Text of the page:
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From The Collaborative International Dictionary of English v.0.48:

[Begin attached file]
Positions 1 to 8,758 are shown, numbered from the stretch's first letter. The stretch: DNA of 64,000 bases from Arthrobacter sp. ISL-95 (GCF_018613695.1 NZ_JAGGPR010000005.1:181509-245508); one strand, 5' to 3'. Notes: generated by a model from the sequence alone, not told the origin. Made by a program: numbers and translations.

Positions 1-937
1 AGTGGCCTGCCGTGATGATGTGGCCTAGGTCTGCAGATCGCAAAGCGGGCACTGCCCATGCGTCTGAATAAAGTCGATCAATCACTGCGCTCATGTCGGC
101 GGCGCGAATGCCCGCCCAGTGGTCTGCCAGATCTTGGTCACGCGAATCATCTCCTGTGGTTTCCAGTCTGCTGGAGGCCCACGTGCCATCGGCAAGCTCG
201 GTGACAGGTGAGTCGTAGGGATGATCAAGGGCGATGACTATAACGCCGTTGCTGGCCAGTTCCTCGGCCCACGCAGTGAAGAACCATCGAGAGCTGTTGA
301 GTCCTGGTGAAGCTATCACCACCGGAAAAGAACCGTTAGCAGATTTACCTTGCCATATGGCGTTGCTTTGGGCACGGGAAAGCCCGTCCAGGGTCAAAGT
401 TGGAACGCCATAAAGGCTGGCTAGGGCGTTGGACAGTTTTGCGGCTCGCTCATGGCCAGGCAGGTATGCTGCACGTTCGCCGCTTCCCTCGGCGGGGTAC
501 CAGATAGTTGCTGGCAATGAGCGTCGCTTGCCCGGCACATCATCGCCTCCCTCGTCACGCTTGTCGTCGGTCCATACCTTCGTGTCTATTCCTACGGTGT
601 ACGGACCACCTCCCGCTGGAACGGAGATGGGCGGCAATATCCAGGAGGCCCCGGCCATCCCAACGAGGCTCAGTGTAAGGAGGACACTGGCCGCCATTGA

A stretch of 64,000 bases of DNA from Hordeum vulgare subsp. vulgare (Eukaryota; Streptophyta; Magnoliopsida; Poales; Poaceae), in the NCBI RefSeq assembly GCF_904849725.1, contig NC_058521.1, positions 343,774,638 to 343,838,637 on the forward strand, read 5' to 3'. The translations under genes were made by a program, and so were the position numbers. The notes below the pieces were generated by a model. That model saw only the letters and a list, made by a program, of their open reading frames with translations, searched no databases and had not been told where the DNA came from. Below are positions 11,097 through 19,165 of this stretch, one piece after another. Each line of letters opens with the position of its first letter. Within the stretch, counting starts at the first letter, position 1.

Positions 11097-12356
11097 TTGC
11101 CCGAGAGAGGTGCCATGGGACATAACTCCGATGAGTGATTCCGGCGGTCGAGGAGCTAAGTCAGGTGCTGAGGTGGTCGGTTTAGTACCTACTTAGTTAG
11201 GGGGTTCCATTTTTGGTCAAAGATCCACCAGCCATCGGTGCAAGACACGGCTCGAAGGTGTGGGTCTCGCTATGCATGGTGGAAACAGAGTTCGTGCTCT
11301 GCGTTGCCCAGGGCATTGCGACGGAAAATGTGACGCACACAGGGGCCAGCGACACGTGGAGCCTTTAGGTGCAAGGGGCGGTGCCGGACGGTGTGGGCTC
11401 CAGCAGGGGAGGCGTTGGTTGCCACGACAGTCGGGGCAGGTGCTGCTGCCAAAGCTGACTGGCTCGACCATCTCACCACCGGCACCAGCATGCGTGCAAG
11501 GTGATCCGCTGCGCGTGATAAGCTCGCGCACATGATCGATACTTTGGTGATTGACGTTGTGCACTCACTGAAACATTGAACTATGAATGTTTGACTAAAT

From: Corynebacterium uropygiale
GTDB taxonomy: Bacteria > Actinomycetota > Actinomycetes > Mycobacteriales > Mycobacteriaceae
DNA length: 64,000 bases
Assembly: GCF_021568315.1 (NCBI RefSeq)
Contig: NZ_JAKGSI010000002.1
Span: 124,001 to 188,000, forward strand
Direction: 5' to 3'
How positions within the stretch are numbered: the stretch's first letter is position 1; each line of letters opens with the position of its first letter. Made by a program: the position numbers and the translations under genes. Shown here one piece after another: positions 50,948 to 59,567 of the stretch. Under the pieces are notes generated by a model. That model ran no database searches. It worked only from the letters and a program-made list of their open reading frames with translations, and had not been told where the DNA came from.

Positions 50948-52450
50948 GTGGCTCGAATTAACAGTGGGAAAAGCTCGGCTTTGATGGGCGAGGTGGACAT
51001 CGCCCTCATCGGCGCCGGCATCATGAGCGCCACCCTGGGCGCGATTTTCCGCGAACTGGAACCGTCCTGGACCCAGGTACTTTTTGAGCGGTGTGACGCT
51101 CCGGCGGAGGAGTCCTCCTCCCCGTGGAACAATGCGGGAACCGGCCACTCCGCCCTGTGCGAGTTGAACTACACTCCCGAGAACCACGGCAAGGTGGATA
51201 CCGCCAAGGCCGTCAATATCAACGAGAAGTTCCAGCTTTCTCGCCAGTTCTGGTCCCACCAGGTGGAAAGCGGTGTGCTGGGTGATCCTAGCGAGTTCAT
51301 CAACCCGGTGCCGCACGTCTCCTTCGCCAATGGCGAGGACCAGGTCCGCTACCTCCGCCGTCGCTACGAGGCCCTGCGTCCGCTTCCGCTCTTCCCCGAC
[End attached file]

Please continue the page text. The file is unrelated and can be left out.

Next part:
Wide \Wide\ (w[imac]d), a. [Compar. Wider (-[~e]r); superl. Widest.] [OE. wid, wyde, AS. w[imac]d; akin to OFries. & OS. w[imac]d, D. wijd, G. weit, OHG. w[imac]t, Icel. v[imac][eth]r, Sw. & Dan. vid; of uncertain origin.] 1. Having considerable distance or extent between the sides; spacious across; much extended in a direction at right angles to that of length; not narrow; broad; as, wide cloth; a wide table; a wide highway; a wide bed; a wide hall or entry. [1913 Webster] The chambers and the stables weren wyde. --Chaucer. [1913 Webster] Wide is the gate . . . that leadeth to destruction. --Matt. vii. 18. [1913 Webster] 2. Having a great extent every way; extended; spacious; broad; vast; extensive; as, a wide plain; the wide ocean; a wide difference. "This wyde world." --Chaucer. [1913 Webster] For sceptered cynics earth were far too wide a den. --Byron. [1913 Webster] When the wide bloom, on earth that lies, Seems of a brighter world than ours. --Bryant. [1913 Webster] 3. Of large scope; comprehensive; liberal; broad; as, wide views; a wide understanding. [1913 Webster] Men of strongest head and widest culture. --M. Arnold. [1913 Webster] 4. Of a certain measure between the sides; measuring in a direction at right angles to that of length; as, a table three feet wide. [1913 Webster] 5. Remote; distant; far. [1913 Webster] The contrary being so wide from the truth of Scripture and the attributes of God. --Hammond. [1913 Webster] 6. Far from truth, from propriety, from necessity, or the like. "Our wide expositors." --Milton. [1913 Webster] It is far wide that the people have such judgments. --Latimer. [1913 Webster] How wide is all this long pretense ! --Herbert. [1913 Webster] 7. On one side or the other of the mark; too far side-wise from the mark, the wicket, the batsman, etc. [1913 Webster] Surely he shoots wide on the bow hand. --Spenser. [1913 Webster] I was but two bows wide. --Massinger. [1913 Webster] 8. (Phon.) Made, as a vowel, with a less tense, and more open and relaxed, condition of the mouth organs; -- opposed to primary as used by Mr. Bell, and to narrow as used by Mr. Sweet. The effect, as explained by Mr. Bell, is due to the relaxation or tension of the pharynx; as explained by Mr. Sweet and others, it is due to the action of the tongue. The wide of [=e] ([=e]ve) is [i^] ([i^]ll); of [=a] ([=a]te) is [e^] ([e^]nd), etc. See Guide to Pronunciation, [sect] 13-15. [1913 Webster] 9. (Stock Exchanges) Having or showing a wide difference between the highest and lowest price, amount of supply, etc.; as, a wide opening; wide prices, where the prices bid and asked differ by several points. [Webster 1913 Suppl.] Note: Wide is often prefixed to words, esp. to participles and participial adjectives, to form self-explaining compounds; as, wide-beaming, wide-branched, wide-chopped, wide-echoing, wide-extended, wide-mouthed, wide-spread, wide-spreading, and the like. [1913 Webster] Far and wide. See under Far. Wide gauge. See the Note under Cauge, 6. [1913 Webster]